Let’s face it: Associated Press Style is not as important as it used to be when print dominated the media landscape.
But let’s also not be naive: understanding key terms and their proper spelling remains essential for all who seek to become a professional in any sports media field.
To get even more out of the AP Stylebook’s sports section, I offer additional insights into sports coverage along the way, such as how to cover a professional golf event or that you need to add about 17 yards from the line of scrimmage to determine the actual distance for a field goal during a football game. (Thus, a team that attempts a FG after moving the ball to the 12-yard-line would convert a 29-yarder since the goal posts sit 10 yards beyond the goal line in the back of the end zone and because the holder almost always kneels seven yards behind the center in order to allow the ball’s trajectory to fly above the flailing hands of defensive linemen.)
Continue reading “AP sports style quizzes should test more than usage”
College students and faculty will have the opportunity to spend two days with the nation’s premier sports media professionals during the second College Media Sports Reporting Training Camp scheduled Feb. 6-7 in Nashville’s Bridgestone Arena, home to the NHL Predators. Last year, the conference sold out quickly, so register early to take part in this amazing learning opportunity. Look forward to seeing you there.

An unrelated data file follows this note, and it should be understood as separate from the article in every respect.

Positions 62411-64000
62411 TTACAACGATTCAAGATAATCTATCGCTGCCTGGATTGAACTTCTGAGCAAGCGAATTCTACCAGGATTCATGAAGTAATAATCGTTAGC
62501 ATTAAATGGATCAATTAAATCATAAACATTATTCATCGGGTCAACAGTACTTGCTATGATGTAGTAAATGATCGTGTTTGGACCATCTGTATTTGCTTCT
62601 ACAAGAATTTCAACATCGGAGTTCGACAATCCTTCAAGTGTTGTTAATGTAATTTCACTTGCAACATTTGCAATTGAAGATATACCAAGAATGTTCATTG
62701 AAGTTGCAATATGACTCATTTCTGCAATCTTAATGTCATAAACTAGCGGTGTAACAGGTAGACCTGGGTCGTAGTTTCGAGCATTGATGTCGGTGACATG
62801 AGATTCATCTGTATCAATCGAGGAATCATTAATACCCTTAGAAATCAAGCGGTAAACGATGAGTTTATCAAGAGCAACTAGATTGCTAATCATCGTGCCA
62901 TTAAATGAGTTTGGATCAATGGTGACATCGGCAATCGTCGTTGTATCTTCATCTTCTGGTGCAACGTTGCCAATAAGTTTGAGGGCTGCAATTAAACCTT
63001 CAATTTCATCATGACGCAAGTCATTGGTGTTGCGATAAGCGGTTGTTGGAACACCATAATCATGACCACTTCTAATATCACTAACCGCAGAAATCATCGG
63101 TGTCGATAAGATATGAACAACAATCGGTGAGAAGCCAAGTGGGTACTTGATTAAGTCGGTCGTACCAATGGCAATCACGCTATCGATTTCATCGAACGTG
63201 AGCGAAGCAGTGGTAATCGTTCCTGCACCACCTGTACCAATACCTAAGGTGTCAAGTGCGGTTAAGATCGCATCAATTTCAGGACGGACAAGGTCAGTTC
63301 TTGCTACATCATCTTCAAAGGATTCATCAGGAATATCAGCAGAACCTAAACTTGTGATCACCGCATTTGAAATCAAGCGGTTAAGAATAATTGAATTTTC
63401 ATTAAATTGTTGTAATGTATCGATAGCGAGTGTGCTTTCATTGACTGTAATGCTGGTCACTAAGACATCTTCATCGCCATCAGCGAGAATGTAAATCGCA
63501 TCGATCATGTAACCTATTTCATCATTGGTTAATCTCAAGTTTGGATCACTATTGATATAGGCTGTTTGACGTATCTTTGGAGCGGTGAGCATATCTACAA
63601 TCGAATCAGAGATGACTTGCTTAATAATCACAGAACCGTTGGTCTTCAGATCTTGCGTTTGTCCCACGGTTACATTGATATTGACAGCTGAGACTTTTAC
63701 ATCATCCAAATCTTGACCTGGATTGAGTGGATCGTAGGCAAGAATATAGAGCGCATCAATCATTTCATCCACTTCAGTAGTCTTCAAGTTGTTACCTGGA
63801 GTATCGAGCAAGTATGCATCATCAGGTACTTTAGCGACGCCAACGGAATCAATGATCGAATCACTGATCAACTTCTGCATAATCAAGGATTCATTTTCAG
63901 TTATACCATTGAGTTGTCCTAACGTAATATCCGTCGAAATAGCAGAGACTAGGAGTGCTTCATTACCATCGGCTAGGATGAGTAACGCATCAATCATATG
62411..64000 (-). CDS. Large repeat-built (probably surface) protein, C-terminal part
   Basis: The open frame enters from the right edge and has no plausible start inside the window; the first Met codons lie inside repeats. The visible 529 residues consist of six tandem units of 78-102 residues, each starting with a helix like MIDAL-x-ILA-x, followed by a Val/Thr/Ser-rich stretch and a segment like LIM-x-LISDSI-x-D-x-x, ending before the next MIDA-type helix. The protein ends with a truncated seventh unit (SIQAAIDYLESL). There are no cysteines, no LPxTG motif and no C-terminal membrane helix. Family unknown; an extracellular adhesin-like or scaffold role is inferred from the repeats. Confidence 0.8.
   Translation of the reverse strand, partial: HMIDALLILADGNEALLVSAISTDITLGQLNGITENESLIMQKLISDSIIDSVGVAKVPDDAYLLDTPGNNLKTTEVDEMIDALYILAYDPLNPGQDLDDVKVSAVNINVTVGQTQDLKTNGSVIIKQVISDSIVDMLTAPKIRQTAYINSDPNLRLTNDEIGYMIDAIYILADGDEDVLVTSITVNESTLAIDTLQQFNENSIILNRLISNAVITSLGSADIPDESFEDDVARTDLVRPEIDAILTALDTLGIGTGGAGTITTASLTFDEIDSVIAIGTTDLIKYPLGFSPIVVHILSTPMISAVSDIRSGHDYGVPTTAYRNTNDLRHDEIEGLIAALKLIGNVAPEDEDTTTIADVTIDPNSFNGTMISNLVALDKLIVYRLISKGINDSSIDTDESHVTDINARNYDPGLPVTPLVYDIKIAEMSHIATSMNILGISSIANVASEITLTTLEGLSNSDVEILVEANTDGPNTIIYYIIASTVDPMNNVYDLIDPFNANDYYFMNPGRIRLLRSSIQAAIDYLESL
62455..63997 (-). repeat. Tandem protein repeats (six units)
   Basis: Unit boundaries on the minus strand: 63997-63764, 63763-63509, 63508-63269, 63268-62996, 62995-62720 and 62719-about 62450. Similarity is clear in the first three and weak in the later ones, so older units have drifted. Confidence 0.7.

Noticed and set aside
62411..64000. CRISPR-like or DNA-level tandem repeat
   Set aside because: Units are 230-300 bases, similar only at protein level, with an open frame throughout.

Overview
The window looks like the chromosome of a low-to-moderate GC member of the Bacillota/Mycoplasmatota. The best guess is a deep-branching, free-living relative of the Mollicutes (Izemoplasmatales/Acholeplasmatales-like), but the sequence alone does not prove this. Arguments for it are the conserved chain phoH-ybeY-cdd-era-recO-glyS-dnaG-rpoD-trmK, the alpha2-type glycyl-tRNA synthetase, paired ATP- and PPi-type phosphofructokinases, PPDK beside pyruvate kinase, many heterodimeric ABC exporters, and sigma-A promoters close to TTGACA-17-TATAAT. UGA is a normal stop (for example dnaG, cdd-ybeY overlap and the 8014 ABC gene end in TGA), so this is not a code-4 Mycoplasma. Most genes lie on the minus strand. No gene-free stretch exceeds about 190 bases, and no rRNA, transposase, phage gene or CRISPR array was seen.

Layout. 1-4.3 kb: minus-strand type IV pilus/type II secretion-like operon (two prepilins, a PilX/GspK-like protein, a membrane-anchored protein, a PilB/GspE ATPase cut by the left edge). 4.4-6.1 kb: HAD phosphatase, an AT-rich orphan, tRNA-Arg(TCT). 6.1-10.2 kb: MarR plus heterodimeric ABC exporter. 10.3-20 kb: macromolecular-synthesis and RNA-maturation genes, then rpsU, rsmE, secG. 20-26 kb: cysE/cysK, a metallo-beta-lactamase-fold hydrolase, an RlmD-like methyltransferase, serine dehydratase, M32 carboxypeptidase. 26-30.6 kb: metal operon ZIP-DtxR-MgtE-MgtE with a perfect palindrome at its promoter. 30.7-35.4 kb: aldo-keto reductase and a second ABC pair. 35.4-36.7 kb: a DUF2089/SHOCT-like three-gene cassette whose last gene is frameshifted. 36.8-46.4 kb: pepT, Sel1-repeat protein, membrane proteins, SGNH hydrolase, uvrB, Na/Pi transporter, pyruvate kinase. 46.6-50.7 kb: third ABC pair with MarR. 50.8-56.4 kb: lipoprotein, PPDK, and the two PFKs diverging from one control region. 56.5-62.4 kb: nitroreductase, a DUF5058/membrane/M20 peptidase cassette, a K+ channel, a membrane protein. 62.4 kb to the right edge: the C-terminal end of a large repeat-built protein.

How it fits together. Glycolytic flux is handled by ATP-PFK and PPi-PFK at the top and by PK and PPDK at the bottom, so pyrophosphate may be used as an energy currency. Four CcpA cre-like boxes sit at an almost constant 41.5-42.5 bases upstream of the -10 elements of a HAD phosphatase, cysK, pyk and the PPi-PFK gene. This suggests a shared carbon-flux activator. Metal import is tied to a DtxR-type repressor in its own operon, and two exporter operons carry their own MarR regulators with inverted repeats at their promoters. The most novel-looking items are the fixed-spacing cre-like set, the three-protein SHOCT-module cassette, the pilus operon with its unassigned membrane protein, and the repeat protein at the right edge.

Here’s more detailed information from our promotional materials:
College sports media students, advisers and faculty can spend two days at Training Camp and learn from the nation’s premier sports media professionals how to better inform and entertain your followers, no matter the media platform. This one-of-a-kind opportunity exclusively for college media will tackle sports storytelling, game analysis, social media and on-air radio and television. Continue reading “Here’s an opportunity to learn from premier sports media pros”
This was originally posted in November 2013
Sports writers should address football coaches by their proper names.
Beat writers not tweeting at a coach’s press conference are cheating their audience.
That’s some of the advice offered by Randy Rosetta, the Times-Picayune’s LSU beat writer, during the CMA national college journalism conference in New Orleans.
Rosetta emphasized that sports writers should refrain from calling coach’s “coach” during interviews and discussions in order to develop a more professional relationship. “If you use coach,” Rosetta said, “then they’ve got you.”
In addition, he said, beat writers need to deliver information immediately to fans, usually by tweeting quotes, comments, and other key information during press conferences and games. Afterward, writers can then post a blog entry. Fans want to read everything they can on their favorite teams. Said Rosetta: “Feed your audience.”
Some other suggestions:
- For college games on TV, interview players who probably won’t be interviewed by national media. Offer a new perspective.
- After emotional games, still ask the tough questions. Athletes and coaches usually want to explain what happened.
- After games, ask direct, concise questions to get more specific responses.
- You don’t have to focus just on action on the fields for game stories. Find story angles beforehand and offer analysis. “Talk to players before the game,” Rosetta said. “Ask them: Can you walk me through what you’re going to do?”
- Let players explain what happened in game stories. It means more to readers if a quarterback describes his interceptions as “bad passes” than if sportswriters use that adjective.
- In order to prepare to cover games, re-read game notes, read previously published stories, and review stats sheets. “Act as if this is the last hour before a big test,” said Rosetta.